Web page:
On December 30, the National Congress passed legislation legalizing abortions up to and including the 14th week of pregnancy and in later stages if the pregnancy was the result of rape or if it threatened the life of the person gestating. Religious figures of various faiths opposed the government’s efforts to pass the legislation. On March 8, Catholic Church leaders held a “Mass for life” in Lujan, Buenos Aires Province. In his homily at the event, Bishop of San Isidro Oscar Ojea said “It is not legal to eliminate any human life.” On November 28, prolife groups marched in 267 cities as discussion of the law formally began in the lower house of congress. Approximately 150 prolife groups supported the march, which also received public backing from ACIERA and the CEA. In November, ACIERA bioethics director Jael Ojuel published an op-ed stating that legalizing abortion was not simply a “matter of public health” and that prolife groups sought to protect both mothers and their unborn children.

Numerous religious and prolife groups, including ACIERA, expressed continued concern over the case of a doctor arrested in 2017 for refusing to perform an abortion. In March, an appeals court in Rio Negro Province upheld a suspended sentence of one year and two months for misconduct against Leandro Rodriguez. The sentence prohibited him from practicing medicine for two years and four months. In 2017, Rodriguez treated a woman suffering from severe pain and an infection after taking misoprostol, an abortion-inducing drug, in her fifth month of pregnancy. Rodriguez treated the infection and halted the abortion. Three months later, the woman delivered the baby and offered it up for adoption. Rodriguez’s legal team said he had halted the abortion on medical grounds and the patient had agreed to continue the pregnancy and give up the baby for adoption. Some religious groups, including local evangelical Christian churches, said the case set a precedent against abortion-related conscientious objection.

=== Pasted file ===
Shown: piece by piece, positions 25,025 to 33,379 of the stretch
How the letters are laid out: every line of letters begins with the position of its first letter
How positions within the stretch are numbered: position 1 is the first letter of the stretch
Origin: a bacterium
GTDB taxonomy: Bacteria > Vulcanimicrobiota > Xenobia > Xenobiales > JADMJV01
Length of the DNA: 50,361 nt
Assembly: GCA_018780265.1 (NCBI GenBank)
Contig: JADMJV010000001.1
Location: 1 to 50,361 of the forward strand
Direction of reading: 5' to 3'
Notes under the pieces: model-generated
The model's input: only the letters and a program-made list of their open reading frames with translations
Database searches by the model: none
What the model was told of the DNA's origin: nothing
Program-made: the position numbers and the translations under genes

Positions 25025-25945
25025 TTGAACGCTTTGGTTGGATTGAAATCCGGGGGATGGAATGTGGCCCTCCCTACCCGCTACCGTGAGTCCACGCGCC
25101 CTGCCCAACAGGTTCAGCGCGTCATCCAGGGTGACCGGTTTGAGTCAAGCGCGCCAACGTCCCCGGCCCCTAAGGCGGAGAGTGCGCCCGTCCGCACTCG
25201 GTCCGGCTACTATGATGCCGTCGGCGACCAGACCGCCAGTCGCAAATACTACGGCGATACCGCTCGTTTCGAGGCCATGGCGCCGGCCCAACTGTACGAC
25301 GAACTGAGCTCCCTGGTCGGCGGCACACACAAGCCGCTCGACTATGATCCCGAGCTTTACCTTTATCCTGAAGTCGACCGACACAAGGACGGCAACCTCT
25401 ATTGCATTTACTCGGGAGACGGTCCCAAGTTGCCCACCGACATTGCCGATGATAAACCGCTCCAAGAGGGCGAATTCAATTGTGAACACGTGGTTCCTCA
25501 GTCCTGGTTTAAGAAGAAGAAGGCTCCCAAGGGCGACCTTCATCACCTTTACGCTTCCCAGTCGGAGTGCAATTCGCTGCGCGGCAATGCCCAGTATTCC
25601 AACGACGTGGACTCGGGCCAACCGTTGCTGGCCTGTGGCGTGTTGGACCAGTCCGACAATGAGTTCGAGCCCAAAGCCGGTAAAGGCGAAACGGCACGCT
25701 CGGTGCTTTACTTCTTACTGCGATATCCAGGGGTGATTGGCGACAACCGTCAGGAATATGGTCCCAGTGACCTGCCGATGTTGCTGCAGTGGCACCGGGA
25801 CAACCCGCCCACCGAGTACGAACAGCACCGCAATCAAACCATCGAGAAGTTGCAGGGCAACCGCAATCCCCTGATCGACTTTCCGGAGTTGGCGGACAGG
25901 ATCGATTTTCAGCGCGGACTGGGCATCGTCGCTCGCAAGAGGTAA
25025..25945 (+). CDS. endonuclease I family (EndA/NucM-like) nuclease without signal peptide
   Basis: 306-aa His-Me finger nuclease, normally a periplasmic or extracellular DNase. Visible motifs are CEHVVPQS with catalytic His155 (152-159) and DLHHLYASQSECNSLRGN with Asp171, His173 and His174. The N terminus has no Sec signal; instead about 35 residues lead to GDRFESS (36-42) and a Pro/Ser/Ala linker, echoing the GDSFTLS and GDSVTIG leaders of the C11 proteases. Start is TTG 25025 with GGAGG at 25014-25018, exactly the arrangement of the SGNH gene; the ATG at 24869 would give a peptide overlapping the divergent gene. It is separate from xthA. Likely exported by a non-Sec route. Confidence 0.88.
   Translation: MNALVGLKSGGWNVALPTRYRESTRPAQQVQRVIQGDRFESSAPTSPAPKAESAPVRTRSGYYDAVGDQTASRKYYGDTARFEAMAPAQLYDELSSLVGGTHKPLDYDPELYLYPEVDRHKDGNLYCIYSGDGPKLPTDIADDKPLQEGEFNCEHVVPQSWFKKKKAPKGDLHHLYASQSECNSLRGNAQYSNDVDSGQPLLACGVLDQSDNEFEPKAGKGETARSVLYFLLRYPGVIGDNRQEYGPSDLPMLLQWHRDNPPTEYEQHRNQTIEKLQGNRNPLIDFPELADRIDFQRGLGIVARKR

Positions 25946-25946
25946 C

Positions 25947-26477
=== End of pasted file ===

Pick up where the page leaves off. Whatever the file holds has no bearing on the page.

Catholic Church representatives continued to discuss measures to reduce their use of federal funding following a 2018 agreement between the government and the Argentine Episcopal Conference (CEA), representing the Catholic Church, that delineated a formal, mutually agreed plan to reduce the state’s direct financial support to the Church. Under the agreement, government funding primarily allocated for the salaries of bishops and stipends for seminarians decreased from 130 million pesos ($1.46 million) in 2018 to 126 million pesos ($1.41 million) in 2019. On June 30, the CEA announced a program to generate increased private contributions toward Church activities.

According to media, in May, some Jewish community leaders opposed the government’s proposal to issue a new 5,000 peso banknote in honor of two historically prominent physicians, stating that one of them, Ramon Carrillo, was a Nazi sympathizer during World War II. Other Jewish groups, including DAIA, said they would wait until the government made a decision before commenting on the issue. Carrillo’s family rejected allegations regarding Carrillo’s pro-Nazi views and said there was a “smear campaign” against him.

On June 4, the MFA formally adopted the definition of anti-Semitism established by the IHRA, and on September 16, the National Congress did so as well. DAIA President Jorge Knoblovits told media it was “crucial to the battle against anti-Semitism.”